The Texas Tribune is using a Facebook Messenger bot to reach new audiences
Starting this week, people who want to know more about the Texas legislature have a new way to get information: a Facebook Messenger bot named Paige.
The Texas Tribune's experiment is named after the legislative pages who run information back and forth, said Amanda Zamora, chief audience officer.
"They're your errand person," she said. "...It was sort of a nice nod to the actual legislative process without being inaccessible."
Zamora and the Tribune developed the bot with Andrew Haeg, founder of the community news messaging app GroundSource and a fellow at the Reynolds Journalism Institute.
Unlike many bots, which simply connect Facebook messenger to content management systems maintained by news organizations, Paige is curated and has a different rhythm, Zamora said, delivering a look ahead on Mondays and a look back on Fridays.
One goal is to reach new audiences that aren't as plugged in to the daily happenings of the legislature as political junkies.
Another goal: Not adding to the noise.
"We're trying to also adapt to our users who we know are already juggling a lot of things and have a lot of input already competing for their attention," Zamora said.
They'll experiment with Paige over the remainder of the legislative session during the next nine weeks. The Tribune didn't hire anyone to curate Paige's updates — those will come from existing staff.
With Paige, the Tribune is also trying to give its audience a way to talk back. They can ask questions (which may turn into Texplainers), offer tips and get individual replies.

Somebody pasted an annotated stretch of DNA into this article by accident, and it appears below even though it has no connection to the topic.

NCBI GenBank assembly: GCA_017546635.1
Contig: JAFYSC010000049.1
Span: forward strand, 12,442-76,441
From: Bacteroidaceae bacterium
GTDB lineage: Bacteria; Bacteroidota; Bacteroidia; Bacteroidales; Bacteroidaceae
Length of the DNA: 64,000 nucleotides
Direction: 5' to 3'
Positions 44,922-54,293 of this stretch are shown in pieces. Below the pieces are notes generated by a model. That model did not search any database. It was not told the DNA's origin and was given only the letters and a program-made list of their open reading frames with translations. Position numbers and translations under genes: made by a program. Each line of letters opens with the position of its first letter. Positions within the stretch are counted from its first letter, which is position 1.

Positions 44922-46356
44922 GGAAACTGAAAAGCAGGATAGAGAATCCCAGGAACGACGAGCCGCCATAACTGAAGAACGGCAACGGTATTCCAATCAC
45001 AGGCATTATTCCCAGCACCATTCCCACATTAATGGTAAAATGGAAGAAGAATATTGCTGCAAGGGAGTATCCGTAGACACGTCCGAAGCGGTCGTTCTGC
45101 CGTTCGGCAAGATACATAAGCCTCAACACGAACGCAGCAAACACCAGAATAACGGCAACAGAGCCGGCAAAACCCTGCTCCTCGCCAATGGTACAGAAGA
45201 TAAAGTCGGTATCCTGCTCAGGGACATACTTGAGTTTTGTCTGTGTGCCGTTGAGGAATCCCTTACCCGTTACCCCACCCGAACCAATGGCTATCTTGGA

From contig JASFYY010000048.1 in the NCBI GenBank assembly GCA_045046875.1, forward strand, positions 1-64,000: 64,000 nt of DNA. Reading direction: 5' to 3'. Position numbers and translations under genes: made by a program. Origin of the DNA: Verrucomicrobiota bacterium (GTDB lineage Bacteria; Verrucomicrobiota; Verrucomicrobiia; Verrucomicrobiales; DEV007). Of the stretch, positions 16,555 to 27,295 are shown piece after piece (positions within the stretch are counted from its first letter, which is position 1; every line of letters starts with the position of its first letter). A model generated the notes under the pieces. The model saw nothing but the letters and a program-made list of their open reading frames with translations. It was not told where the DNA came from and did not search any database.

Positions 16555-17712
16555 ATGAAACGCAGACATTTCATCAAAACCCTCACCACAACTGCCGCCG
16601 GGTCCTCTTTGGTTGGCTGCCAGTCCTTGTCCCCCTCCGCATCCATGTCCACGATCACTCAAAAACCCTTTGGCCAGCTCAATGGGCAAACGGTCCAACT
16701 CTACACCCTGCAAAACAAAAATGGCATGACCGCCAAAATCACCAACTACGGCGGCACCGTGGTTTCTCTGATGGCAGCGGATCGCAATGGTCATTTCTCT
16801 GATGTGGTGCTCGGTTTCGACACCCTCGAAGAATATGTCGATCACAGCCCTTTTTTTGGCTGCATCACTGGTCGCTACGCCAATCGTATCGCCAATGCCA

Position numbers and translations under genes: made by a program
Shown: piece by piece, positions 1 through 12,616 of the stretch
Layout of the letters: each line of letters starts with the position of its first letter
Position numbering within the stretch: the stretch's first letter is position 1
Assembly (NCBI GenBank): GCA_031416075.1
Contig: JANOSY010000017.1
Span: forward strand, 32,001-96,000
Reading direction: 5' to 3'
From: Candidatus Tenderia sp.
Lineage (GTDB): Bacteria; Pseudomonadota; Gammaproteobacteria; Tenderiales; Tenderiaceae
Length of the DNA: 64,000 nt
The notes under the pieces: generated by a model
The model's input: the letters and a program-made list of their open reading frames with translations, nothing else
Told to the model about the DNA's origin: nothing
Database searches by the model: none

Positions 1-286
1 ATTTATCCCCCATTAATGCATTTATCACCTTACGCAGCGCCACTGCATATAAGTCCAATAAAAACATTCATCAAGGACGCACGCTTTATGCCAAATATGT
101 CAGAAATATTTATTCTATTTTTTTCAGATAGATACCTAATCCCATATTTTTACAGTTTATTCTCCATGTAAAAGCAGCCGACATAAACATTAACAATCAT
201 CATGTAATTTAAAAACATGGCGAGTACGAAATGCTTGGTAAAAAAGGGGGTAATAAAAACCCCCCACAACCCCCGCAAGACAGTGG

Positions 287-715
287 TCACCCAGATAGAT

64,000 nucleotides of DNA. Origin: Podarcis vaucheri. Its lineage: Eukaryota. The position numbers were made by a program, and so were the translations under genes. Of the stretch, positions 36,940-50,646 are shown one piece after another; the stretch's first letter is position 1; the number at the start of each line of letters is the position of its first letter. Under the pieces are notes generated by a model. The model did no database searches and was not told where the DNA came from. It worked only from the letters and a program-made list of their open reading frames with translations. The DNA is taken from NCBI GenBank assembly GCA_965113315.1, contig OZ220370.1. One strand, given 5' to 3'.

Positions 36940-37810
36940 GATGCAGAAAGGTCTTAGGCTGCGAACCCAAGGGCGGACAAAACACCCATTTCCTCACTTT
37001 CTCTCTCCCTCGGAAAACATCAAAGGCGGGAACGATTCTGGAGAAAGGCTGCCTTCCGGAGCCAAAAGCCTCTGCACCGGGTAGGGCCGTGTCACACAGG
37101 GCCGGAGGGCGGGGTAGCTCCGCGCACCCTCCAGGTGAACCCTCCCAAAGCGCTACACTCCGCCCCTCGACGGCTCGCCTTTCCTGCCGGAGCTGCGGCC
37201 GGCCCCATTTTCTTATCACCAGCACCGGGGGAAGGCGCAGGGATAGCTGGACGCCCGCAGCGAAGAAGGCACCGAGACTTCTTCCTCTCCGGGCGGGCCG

"It's just as much about getting feedback and hopefully more and more stories and perspectives as it is about engaging Texans in a different way," Haeg said.
How can other newsrooms learn from the Tribune's experiment?
It takes intention, experimentation, buy-in and resources.
"If you're gonna go and explore bots or explore new ways to deliver information, it's important not just to have an experimental mindset and therefore the willingness to fail at some level," Haeg said. "That failure and that trying and that experimenting has to be developed very thoughtfully and with the same level of thought and rigor you would apply to develop any new editorial product."
In developing Paige, The Texas Tribune started by narrowing their audience to Texans who care about policy and issues but maybe don't have knowledge about how the process works. They also researched Facebook Messenger and asked readers what kind of information they wanted.
"The more you can define the audience and narrow the scope, I think it really helps you ideate something that you can really dig in and experiment with," Zamora said.
In the future, the Texas Tribune may use Paige to distribute explainers about the political process – a function that ties back to the nonprofit's mission of informing and engaging Texans about public policy and government issues.
And like those pages in Austin, Paige does more than just share information.
"There's been a lot of innovation in the distribution and delivery of news, even the different forms in which we publish it," Haeg said. "I really feel like journalism is a proxy for the voice and the concerns of the people, and if we're not out there being that proxy and actively listening to them, then I don't think we're doing our jobs."